Do people today speak in some sort of tongues as prompted by the Holy Spirit?

It must be remembered that the Spirit of God will never act contrary to the Word of God. The Holy Spirit and the Bible will always agree. So, it comes down to, what does the Bible teach concerning speaking in tongues?

Several spiritual gifts were given to the church on the day of Pentecost to help the early church carry out the commission they had been given by the Lord. Speaking in tongues was one of those gifts and was the ability to speak a language a person had never studied. 

From the book of First Corinthians it is easy to see that the church at Corinth had some major problems. The reason for Paul's writing the book was to help the church straighten out some of these issues. Among those problems were some who were abusing the gift of speaking in tongues. Remember that not every member had the gift of tongues (1 Cor. 12:30). Chapters 12, 13 and 14 deal with spiritual gifts. Chapter 14 deals specifically with the gift of tongues. Paul's main idea in these chapters is that these gifts should be used to edify the whole body and not the individual.

Let's point out that in these chapters the word unknown (as in "unknown tongue") in the King James Bible is in italics which indicates that the word does not appear in the original Greek but has been added for clarification or sentence structure. So the original simply says "tongue." The Greek word for tongue is glossa and means what our English word tongue means. It can mean the organ found in the mouth or it can mean a language, like a person's "mother tongue." In First Corinthians 14 it means language. What was spoken on the day of Pentecost in Acts 2 were actual languages. The languages are even listed. 

In Paul's instructions to the church at Corinth in chapter 14 he lays down some specific rules for speaking in tongues.

Rule 1: (verse 27) People speaking in tongues were limited to two, or at the most three, people in a church service. It would seem that in the church at Corinth there were an abundance of people who spoke in tongues and who wanted to speak in every service.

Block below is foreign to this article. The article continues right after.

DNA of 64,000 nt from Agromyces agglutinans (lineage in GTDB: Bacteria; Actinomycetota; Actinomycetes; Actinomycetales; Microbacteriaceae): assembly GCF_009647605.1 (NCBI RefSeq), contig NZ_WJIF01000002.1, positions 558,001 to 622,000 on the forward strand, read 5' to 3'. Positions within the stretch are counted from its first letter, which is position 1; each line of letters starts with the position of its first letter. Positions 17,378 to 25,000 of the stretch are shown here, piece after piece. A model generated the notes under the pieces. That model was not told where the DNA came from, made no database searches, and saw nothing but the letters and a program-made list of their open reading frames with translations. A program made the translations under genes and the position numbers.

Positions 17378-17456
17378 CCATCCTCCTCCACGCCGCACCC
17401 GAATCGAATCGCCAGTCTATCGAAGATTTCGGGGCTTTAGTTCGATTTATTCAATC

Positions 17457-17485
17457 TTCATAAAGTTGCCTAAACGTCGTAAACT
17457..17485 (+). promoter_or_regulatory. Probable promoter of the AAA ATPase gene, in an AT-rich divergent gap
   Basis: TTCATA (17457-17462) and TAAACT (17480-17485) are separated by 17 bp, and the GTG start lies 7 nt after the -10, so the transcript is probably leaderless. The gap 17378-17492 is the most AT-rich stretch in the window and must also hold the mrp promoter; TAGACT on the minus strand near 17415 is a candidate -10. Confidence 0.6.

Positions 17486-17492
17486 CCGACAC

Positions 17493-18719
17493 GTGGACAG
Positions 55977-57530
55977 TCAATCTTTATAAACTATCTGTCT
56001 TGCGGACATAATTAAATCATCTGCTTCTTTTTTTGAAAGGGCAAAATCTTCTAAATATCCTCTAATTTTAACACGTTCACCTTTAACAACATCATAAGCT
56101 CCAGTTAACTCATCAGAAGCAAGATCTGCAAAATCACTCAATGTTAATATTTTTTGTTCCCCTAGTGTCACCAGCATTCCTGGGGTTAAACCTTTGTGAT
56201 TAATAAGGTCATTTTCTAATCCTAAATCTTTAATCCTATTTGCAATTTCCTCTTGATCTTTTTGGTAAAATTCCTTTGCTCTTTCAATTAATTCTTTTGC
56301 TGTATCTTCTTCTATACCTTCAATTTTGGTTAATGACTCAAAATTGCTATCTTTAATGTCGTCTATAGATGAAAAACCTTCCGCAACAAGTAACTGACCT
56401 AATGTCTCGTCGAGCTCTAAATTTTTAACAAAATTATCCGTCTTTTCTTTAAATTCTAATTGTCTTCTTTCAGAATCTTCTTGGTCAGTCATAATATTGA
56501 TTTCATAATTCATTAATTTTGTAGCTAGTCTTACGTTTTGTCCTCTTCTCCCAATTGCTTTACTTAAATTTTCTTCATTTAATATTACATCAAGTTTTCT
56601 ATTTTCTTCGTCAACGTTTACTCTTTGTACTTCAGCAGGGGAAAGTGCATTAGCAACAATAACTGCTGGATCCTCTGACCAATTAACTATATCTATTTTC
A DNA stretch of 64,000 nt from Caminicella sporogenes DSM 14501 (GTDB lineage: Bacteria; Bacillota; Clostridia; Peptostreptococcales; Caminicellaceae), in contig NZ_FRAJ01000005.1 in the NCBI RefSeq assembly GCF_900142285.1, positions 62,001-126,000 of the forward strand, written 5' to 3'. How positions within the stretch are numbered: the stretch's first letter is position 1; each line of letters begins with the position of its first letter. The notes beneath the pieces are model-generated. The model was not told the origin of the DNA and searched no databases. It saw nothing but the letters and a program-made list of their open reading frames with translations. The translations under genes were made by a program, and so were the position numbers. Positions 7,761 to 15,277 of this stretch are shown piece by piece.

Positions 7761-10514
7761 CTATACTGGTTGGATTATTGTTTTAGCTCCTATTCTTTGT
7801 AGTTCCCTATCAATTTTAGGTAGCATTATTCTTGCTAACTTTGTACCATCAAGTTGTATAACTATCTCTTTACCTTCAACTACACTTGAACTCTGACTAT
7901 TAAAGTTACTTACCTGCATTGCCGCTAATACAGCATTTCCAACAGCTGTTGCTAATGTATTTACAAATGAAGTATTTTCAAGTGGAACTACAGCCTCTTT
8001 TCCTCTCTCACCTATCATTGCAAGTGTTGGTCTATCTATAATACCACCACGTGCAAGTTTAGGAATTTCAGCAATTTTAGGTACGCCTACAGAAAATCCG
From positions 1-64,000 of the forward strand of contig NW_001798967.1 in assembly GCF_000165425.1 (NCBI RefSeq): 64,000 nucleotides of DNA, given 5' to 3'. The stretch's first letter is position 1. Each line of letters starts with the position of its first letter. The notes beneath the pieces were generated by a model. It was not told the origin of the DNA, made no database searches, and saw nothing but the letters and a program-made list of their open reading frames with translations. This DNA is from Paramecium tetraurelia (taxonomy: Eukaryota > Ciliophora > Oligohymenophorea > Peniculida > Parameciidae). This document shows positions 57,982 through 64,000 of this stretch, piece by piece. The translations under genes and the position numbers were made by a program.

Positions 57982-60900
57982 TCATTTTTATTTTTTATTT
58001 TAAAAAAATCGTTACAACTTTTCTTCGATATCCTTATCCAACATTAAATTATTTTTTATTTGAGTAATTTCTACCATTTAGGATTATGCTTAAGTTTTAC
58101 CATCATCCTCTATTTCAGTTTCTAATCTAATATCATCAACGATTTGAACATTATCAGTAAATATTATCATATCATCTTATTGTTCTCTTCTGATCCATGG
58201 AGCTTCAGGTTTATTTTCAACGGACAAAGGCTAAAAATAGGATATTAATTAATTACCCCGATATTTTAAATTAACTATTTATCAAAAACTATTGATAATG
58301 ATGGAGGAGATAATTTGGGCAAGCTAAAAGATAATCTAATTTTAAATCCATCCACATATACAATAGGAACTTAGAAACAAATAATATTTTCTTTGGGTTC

Rule 2: (verse 27) The two or three who spoke in tongues were to speak one at a time. Obviously there had been people in the church speaking in tongues at the same time. The result of such activity was confusion and Paul states in verse 33 that such was not of God because God is not the author of confusion.

Rule 3: (verse 28) If no one was able to interpret what was said by those two or three who spoke in tongues, then they were to keep silent. I was watching a preacher on television who suddenly spoke a dozen or so words in an "unknown tongue." He then said, "I don't know what I said but the Lord enjoyed it." Such so called tongues speaking is clearly against Paul's teaching on the subject.
Some believe that when the "Spirit" comes over a person, the person has no control and must speak. The teaching here is otherwise. The person who had the gift of tongues was in control of the gift and could speak or refrain from speaking.

Rule 4: (verse 34) Women were not allowed to speak in tongues or prophesy in a church service. Keep in mind that the subject under consideration in these three chapters is spiritual gifts. This Scripture is not teaching that a woman had to keep her mouth shut the whole time she was in a service. In keeping with the context it means she was not allowed to prophesy or speak in tongues in a service.